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MLB Players Begin To Speak Out Against Arizona's Police-state Immigration Law

MLB baseball players are slowly starting to weigh in on Arizona's attempt to get rid of probable cause to solve their immigration problem after Adri

MLB baseball players are slowly starting to weigh in on Arizona's attempt to get rid of probable cause to solve their immigration problem after Adrian Gonzalez went public and panned SB 1070. San Diego Padres catcher Yorvit Torrealba and pitcher Heath Bell can't wrap their heads around the new Arizona law.

“Baseball,” said Padres closer Heath Bell, “is part of the culture of Arizona.”

Hispanics are a huge part of baseball’s culture, a solid percentage of players in the big leagues, and it’s clear that Arizona’s controversial new ruling aimed at stemming illegal immigration has outraged ballplayers as well as people across the country who’ve been raining down condemnation since Gov. Jan Brewer signed the bill into law on April 23.

“For Arizona to do something like this?” Bell said. “Mind-boggling.”

Adrian Gonzalez, a star in the National League said this a few days ago:

It’s immoral,” Gonzalez said. “They’re violating human rights. In a way, it goes against what this country was built on. This is discrimination. Are they going to pass out a picture saying “You should look like this and you’re fine, but if you don’t, do people have the right to question you?’ That’s profiling.”

Governor Brewer says that “we have to trust our law enforcement,” but who can define "reasonable suspicion" clearly? I respect the police immensely, but this just adds to their arduous burden. And it only takes a few bad apples to tarnish them all.

Catcher Yorvit Torrealba wonders if he's in another crazy country.

Said catcher Yorvit Torrealba: “This is racist stuff. It’s not fair for a young guy who comes here from South America, and just because he has a strong accent, he has to prove on the spot if he’s illegal or not. I mean, I understand the need for security and the safety to people here, the question of legal and illegal. I get that. But I don’t see this being right.

“Why do I want to go play in a place where every time I go to a restaurant and they don’t understand what I’m trying to order, they’re going to ask me for ID first? That’s bull.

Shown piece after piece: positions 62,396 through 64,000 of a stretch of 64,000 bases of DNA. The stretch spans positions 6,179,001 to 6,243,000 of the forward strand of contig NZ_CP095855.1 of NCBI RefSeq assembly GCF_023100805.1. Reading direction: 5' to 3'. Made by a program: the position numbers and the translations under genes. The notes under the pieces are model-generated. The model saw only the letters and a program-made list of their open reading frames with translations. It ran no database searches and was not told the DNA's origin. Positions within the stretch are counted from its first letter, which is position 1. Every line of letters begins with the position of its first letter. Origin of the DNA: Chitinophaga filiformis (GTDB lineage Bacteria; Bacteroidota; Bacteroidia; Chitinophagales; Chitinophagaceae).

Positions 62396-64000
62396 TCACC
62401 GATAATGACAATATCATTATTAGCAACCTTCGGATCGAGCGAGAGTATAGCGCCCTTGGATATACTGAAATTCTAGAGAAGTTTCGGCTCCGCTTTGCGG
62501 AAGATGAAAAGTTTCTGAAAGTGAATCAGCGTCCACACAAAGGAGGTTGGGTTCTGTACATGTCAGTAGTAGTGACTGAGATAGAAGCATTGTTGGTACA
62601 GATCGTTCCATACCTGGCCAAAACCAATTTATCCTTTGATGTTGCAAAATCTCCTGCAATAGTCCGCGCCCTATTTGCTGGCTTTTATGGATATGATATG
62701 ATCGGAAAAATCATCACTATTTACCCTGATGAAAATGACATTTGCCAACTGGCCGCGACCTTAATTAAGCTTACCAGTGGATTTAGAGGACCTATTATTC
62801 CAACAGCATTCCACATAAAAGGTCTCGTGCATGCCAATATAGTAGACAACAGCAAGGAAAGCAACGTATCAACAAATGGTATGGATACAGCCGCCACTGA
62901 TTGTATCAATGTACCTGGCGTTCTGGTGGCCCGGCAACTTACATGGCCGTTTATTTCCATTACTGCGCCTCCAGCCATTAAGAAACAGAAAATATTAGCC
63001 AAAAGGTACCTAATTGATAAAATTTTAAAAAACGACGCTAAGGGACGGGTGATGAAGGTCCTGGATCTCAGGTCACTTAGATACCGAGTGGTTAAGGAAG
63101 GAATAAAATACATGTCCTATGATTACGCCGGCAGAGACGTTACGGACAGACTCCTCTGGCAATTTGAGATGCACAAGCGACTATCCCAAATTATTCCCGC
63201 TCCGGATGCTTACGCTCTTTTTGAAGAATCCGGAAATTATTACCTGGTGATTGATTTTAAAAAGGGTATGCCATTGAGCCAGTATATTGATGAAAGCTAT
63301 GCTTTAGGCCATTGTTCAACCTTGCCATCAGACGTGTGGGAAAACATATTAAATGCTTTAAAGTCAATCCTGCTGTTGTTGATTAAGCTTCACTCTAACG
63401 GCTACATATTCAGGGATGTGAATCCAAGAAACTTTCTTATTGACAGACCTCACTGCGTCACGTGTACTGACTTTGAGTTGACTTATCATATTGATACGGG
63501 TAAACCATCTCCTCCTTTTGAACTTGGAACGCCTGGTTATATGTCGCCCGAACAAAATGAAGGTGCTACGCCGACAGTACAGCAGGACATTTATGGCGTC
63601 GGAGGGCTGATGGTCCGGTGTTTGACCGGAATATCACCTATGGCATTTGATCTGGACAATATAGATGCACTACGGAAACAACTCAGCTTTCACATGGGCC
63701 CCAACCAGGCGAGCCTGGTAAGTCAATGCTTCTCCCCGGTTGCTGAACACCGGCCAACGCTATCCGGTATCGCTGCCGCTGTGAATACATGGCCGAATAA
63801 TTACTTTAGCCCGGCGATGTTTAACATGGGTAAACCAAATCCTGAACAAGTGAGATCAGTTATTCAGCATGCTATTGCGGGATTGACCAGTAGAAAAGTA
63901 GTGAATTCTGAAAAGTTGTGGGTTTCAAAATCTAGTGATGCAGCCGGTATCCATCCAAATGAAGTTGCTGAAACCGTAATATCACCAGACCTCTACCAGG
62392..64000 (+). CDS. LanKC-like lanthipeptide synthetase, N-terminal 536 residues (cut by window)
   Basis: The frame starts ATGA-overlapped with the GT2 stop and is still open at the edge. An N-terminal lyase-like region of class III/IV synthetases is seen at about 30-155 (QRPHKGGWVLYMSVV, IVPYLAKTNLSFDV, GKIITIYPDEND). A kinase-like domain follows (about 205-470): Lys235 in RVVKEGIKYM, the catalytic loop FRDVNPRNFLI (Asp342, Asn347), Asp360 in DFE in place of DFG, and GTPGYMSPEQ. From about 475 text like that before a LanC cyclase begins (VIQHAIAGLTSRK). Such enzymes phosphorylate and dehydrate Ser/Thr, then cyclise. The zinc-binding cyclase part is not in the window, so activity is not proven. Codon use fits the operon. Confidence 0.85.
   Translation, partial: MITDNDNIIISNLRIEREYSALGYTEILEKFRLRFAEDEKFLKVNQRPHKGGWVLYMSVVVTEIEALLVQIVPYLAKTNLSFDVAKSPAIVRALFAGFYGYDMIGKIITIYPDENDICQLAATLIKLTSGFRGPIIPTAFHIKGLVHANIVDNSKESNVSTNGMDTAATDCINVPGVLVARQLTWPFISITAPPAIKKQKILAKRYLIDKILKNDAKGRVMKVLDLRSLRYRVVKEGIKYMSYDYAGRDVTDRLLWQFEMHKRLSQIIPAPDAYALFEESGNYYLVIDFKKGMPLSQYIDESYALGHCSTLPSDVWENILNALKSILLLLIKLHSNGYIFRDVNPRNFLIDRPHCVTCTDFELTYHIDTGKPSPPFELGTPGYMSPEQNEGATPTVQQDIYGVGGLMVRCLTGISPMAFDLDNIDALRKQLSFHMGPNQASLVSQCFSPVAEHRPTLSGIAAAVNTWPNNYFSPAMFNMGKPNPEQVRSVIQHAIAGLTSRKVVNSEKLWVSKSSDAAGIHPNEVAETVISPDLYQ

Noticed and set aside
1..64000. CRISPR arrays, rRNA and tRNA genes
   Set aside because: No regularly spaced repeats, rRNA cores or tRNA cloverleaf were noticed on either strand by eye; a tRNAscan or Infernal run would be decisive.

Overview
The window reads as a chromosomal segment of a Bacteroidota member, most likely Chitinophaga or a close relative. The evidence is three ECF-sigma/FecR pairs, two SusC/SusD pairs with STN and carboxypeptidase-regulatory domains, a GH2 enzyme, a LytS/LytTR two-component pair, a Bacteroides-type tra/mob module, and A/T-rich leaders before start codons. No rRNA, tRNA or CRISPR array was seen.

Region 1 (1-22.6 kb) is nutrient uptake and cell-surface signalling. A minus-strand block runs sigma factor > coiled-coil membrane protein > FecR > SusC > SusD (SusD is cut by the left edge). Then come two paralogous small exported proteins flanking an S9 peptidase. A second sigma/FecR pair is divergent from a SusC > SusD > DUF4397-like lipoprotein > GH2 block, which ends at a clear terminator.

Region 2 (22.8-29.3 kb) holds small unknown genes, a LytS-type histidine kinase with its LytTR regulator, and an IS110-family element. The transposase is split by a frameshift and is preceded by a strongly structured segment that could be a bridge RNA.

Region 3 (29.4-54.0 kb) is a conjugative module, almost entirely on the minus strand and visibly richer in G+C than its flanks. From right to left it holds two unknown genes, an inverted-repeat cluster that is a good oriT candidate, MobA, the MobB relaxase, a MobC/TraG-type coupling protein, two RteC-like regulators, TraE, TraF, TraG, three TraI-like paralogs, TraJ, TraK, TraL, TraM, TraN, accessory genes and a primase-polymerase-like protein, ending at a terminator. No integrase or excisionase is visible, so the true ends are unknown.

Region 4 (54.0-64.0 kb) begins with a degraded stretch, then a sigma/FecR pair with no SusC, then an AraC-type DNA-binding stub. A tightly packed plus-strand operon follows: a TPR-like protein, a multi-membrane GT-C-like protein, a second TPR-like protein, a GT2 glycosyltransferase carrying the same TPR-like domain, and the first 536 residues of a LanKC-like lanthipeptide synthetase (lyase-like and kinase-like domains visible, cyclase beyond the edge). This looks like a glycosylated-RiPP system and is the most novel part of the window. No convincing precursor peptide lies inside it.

“I come from a crazy country (Venezuela). Now Arizona seems a little bit more crazy.”

And KC's Jose Guillen weighs in with this:

“I’ve never seen anything like that in the United States, and Arizona is part of the United States,” Kansas City Royals designated hitter Jose Guillen(notes) said. “I hope police aren’t going to stop every dark-skinned person. It’s kind of like, wow, what’s going on.

“I was 17, 18. I’d forget things. Kids do.”

Rod Barajas of the NY Mets says this to the NY Times.

New York Mets catcher Rod Barajas, who was born in the United States after his parents emigrated from Mexico, told The New York Times, “If they happen to pull someone over who looks like they are of Latin descent, even if they are a U.S. citizen, that is the first question that is going to be asked. But if a blond-haired, blue-eyed Canadian gets pulled over, do you think they are going to ask for their papers? No.”

And here's something else to consider:

In June, one month before the law goes into effect, about 140 young Hispanic baseball players will arrive in the state for the Arizona Rookie League. Some MLB officials are worried how these young men will be treated by local authorities.

I've been working with various Latino and immigrant-rights groups on baseball and SB 1070. I may have some interesting news very soon.

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